Want a home that flows seamlessly from one space to another? The key to achieving this look is creating a whole home color palette. The idea of selecting a color palette for one room, much less a whole home can seem overwhelming but after following my 5 steps, you’ll have a color palette that reflects you.
How do you want it to feel?
You can look at Pinterest all day trying to find that perfect look, but to start you need to think about how you want your space to feel, not look. Clean, relaxing, elegant, “lived-in”, sophisticated, spacious, warm/cozy, energetic, casual, etc.
To hone in on how you want it to feel, ask yourself questions like what do I want to do in my home, what do I want guests to feel when they are in my house and how do I want my home to serve me.
Use the color wheel.
Once you know how you want your home to feel, you’ll find yourself drawn to one of these color schemes.
If color scares you or you prefer a more clean and neutral feel, you’ll want a monochromatic scheme. Monochromatic is one color in various shades, tints and tones.
For those that prefer a harmonious and peaceful environment, you’ll want an analogous color scheme. This is the color scheme I use in my own house. Analogous schemes are colors that are next to each other on the color wheel like blue, green and yellow or purple, red and orange.
If you love high contrast or want an energetic, lively space, a complementary scheme will achieve this look. Complementary colors are opposite of each other on the color wheel like blue and orange or red and green.
What already exists?
The next step is to determine what colors already exist in your space like floor color, furniture upholstery and anything else you don’t plan to change. Figuring out the undertones of these will help determine which colors you pick in the next step. Undertone colors are red, green, blue, brown or yellow and they are either warm or cool.
Tip: One easy way to find this is by holding a piece of paper the color of the undertone up to the floor or furniture. It’s like the old black or navy trick. Hold something black up to a navy dress and it’s obviously navy. Same applies here. Put a red piece of paper on the floor and it will obviously be red or you’ll need to try another color.
Pick your colors.
A color palette should not have more than 5 colors. If you love color and you don’t think you can limit it to 5, wait for the next step. If you are overwhelmed by color, don’t worry, you can still achieve that neutral, clean look with 5 colors. Here are the 5 colors you need:
1. White: This will be the color of your doors, trim, ceiling and cabinetry (if you go with white). You’ll want this to have the same undertone as your existing pieces like your floors and countertops. There are hundreds of whites, so grab a couple colors and test them next to these fixed pieces.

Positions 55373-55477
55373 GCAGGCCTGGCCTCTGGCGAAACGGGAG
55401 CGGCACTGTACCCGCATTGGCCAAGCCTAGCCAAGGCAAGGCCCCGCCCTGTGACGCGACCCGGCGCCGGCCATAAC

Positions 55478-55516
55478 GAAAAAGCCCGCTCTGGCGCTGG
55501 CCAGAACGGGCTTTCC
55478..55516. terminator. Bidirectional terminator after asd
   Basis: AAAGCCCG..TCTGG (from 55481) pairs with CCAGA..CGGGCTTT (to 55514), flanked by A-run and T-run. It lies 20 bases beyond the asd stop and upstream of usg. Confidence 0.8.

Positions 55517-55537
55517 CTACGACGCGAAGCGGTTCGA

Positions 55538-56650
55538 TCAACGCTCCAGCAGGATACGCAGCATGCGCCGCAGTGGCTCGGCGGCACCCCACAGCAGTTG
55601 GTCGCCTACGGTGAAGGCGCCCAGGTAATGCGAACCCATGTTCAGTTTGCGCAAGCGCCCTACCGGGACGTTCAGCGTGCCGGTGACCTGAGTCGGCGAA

2. Neutral: This will be your default go-to color. You’ll use it in connecting spaces like hallways, stairwells and open spaces. Again, this color will have the same undertone as your existing pieces and white.
My favorite go-to neutrals for warm undertones are Rockport Gray (BM), Agreeable Gray (SW), Repose Gray (SW) and Classic Gray (BM) and for cool undertones, I like Gray Owl (BM), Stonington Gray (BM), Passion (SW) and Reflection (SW). Benjamin Moore’s Classic Gray is what I used in my home.
3. Saturated Color: This is your bolder, base color for the color palette. Maybe it’s your favorite color like navy, green or red. Note: you do not have to paint any room in your house this color. Based on the color scheme you picked, this might be brought in through accessories like pillows. For analogous schemes, this is most likely the middle color.
4. Another Color: This is a friend of your saturated color and should be less bold. For monochromatic schemes, it would a lighter shade of your saturated color, a color next to your saturated color for analogous schemes and the color opposite on the color wheel for complementary schemes.
5. Accent Color: This is for fun pops of color and to add depth to your color palette. You might see this color in throw pillows, as a velvet side chair or a more subtle stack of books on the shelf. You’ll want this color to pair well with your bolder colors, so this could be the third color in the analogous scheme, a dark neutral like charcoal or a light pastel.
Color palettes are great starting points, but you don’t have to limit yourself to those five colors. It’s important to use the white, neutral and one of the other three colors in each room, but we add variation with other colors outside of the color palette.s outside of the color palette.
You’ll always have your 5 distinct colors, but add variation (light or darker) of colors 3-5. Just make sure they have the same undertones as the neutrals!